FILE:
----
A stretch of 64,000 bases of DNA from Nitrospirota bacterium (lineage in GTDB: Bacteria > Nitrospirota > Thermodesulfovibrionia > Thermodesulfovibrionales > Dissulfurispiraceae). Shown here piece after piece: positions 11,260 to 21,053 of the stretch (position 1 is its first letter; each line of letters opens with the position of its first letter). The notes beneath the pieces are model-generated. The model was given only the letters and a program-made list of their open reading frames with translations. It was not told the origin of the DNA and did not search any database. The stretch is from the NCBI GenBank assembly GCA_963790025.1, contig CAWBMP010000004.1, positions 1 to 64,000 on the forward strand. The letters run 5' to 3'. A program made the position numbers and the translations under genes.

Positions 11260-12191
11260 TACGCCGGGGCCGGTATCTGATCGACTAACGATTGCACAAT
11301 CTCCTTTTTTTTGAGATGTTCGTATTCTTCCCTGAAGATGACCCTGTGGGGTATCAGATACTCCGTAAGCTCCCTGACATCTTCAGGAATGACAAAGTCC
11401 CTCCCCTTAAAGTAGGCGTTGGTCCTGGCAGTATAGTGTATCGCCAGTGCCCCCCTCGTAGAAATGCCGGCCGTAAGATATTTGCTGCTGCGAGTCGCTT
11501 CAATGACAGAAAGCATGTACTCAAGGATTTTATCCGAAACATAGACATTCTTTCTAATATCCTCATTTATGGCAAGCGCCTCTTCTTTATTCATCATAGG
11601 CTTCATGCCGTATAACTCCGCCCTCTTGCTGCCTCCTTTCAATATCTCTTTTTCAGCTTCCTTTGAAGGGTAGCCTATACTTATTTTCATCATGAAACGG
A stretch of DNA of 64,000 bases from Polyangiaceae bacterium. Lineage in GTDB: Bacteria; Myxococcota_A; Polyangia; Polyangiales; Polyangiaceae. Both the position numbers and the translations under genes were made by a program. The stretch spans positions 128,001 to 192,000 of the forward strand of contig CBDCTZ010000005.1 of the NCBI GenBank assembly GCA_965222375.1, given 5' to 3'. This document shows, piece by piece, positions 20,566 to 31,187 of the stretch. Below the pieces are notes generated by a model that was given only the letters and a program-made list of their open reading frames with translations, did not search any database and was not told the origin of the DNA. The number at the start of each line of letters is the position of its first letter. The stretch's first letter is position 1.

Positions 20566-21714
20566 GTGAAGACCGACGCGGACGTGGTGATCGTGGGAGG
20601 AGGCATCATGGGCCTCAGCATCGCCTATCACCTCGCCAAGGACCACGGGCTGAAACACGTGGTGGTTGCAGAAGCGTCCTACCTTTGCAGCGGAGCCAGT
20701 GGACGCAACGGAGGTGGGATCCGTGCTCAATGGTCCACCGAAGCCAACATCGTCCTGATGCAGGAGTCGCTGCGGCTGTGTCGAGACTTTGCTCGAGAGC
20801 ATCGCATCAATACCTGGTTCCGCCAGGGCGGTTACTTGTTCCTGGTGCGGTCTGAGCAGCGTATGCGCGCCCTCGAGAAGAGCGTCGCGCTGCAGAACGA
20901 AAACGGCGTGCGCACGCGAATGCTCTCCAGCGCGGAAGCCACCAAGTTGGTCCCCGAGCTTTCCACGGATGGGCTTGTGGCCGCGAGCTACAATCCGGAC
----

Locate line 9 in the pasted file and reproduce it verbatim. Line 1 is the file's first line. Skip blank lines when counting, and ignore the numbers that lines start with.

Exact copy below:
Positions 20566-21714